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Ebook Afterward by Edith Wharton read! Book Title: Afterward
The author of the book: Edith Wharton
Language: English
Format files: PDF
The size of the: 7.81 MB
Edition: Tark Classic Fiction
Date of issue: October 5th 2007
ISBN: 160450031X
ISBN 13: 9781604500318

Read full description of the books Afterward:

I read this as part of the Classic Horror Lovers group, Tales to Chill Your Blood series that we started in October. A member reminded me that it was available in the Tales of Men and Ghosts collection, which is free on Kindle, so I was jazzed.

Overall, it didn't catch my interest. I found my attention wandering and boredom setting in as I read it. I think it was probably a situation where the writing style didn't work for me. Wharton seems to have a sort of elaborate, flowery style, and I usually don't care for that kind of writing. I didn't feel the tension build that much, even after the pivotal events occur. I was looking for that moment, I'll call it the 'crunch moment', although that is probably not the best word, and when it occurs, I didn't feel anything. I am a reader who likes to be involved in the story, and I felt detached from this story. I really didn't care about the characters. It's hard to feel horror or fear when you don't care and aren't drawn into the story.

While the idea was good, the execution didn't work for me. I'm disappointed because I was definitely looking for a good vintage ghost story to get my October Scare Fest started, and this wasn't the one.

Edith Wharton is obviously touted as a well-respected author, and I won't even try to dispute that. I do have to say she had quite a vocabulary, which is always enviable. Unfortunately, I'd have to say that this ghost story didn't work for me. I read it late, late at night in bed on my Kindle with the lights off, and I didn't feel a single chill. Not good for a ghost story. I'll try her again though.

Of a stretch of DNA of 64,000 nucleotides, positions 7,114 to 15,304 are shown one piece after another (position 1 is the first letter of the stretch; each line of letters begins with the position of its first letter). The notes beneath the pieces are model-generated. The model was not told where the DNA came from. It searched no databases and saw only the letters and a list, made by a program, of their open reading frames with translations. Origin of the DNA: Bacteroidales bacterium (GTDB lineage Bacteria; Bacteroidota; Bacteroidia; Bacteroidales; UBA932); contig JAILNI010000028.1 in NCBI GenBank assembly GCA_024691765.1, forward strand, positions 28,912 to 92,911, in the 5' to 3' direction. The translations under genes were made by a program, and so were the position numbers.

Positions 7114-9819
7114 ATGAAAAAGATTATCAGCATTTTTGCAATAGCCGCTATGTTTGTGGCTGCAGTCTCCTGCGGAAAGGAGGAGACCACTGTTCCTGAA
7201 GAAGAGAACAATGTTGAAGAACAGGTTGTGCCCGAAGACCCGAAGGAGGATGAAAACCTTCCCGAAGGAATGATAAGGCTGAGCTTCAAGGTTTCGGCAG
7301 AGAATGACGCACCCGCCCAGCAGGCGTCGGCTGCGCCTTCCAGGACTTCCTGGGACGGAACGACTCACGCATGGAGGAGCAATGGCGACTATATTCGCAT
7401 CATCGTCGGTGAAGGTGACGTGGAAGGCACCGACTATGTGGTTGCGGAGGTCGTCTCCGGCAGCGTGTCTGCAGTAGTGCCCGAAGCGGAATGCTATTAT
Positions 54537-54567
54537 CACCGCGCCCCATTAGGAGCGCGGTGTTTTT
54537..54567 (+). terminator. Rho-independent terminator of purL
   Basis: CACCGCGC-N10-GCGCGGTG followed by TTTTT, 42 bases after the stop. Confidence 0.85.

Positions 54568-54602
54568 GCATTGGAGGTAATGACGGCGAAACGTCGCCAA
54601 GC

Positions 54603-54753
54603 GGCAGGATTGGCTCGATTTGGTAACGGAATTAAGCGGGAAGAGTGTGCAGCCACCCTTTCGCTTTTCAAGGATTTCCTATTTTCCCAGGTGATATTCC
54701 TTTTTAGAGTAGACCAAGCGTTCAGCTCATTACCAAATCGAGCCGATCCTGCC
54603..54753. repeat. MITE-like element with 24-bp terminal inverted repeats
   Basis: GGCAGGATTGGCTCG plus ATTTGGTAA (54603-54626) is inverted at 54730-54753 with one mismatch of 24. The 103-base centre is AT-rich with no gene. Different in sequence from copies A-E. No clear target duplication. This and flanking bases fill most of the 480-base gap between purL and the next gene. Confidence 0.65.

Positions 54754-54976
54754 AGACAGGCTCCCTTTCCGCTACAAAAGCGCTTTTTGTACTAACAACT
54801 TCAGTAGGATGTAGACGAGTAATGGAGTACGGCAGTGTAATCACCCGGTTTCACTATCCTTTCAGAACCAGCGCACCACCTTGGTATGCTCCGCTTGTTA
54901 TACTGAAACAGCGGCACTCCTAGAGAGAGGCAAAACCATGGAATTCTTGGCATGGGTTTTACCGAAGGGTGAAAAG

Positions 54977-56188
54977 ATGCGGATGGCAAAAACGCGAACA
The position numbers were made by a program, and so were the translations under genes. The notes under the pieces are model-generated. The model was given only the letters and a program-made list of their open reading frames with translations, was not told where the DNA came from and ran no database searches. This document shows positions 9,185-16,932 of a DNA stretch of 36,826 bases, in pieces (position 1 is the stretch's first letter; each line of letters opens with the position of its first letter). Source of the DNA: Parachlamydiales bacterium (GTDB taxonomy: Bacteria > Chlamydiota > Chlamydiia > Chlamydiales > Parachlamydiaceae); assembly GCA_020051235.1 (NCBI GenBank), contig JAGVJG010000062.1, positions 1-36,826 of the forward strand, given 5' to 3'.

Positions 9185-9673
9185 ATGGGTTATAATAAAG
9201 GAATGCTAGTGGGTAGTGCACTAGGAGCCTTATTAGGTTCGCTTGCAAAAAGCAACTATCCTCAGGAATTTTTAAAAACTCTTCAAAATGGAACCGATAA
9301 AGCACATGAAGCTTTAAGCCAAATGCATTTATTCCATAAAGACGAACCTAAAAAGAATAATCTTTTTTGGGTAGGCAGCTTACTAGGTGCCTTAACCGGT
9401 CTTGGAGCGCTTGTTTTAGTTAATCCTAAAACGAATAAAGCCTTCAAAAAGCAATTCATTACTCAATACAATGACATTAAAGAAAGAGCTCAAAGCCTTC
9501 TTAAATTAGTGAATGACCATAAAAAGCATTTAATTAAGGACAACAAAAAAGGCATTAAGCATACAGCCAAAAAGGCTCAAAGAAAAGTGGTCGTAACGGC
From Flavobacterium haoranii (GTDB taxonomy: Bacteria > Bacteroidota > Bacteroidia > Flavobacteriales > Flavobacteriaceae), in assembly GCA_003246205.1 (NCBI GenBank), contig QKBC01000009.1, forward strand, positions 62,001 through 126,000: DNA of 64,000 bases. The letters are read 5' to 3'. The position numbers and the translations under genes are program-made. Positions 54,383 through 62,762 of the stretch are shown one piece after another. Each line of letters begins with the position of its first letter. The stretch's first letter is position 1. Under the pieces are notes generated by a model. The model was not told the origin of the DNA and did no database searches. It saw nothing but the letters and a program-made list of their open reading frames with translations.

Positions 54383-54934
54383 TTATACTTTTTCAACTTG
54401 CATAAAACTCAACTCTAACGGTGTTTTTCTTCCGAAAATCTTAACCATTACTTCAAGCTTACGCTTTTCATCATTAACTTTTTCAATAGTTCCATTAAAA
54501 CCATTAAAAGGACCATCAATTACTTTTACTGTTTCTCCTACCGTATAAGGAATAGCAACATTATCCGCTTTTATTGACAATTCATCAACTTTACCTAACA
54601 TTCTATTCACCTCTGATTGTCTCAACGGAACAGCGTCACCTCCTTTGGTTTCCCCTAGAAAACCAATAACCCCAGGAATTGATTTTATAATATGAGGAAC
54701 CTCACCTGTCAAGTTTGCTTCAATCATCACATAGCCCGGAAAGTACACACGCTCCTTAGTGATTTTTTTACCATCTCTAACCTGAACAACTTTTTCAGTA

Overall rating: 2.5/5.0 stars.

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Ebook Afterward read Online! Edith Newbold Jones was born into such wealth and privilege that her family inspired the phrase "keeping up with the Joneses." The youngest of three children, Edith spent her early years touring Europe with her parents and, upon the family's return to the United States, enjoyed a privileged childhood in New York and Newport, Rhode Island. Edith's creativity and talent soon became obvious: By the age of eighteen she had written a novella, (as well as witty reviews of it) and published poetry in the Atlantic Monthly.

After a failed engagement, Edith married a wealthy sportsman, Edward Wharton. Despite similar backgrounds and a shared taste for travel, the marriage was not a success. Many of Wharton's novels chronicle unhappy marriages, in which the demands of love and vocation often conflict with the expectations of society. Wharton's first major novel, The House of Mirth, published in 1905, enjoyed considerable literary success. Ethan Frome appeared six years later, solidifying Wharton's reputation as an important novelist. Often in the company of her close friend, Henry James, Wharton mingled with some of the most famous writers and artists of the day, including F. Scott Fitzgerald, André Gide, Sinclair Lewis, Jean Cocteau, and Jack London.

In 1913 Edith divorced Edward. She lived mostly in France for the remainder of her life. When World War I broke out, she organized hostels for refugees, worked as a fund-raiser, and wrote for American publications from battlefield frontlines. She was awarded the French Legion of Honor for her courage and distinguished work.

The Age of Innocence, a novel about New York in the 1870s, earned Wharton the Pulitzer Prize for fiction in 1921 -- the first time the award had been bestowed upon a woman. Wharton traveled throughout Europe to encourage young authors. She also continued to write, lying in her bed every morning, as she had always done, dropping each newly penned page on the floor to be collected and arranged when she was finished. Wharton suffered a stroke and died on August 11, 1937. She is buried in the American Cemetery in Versailles, France.

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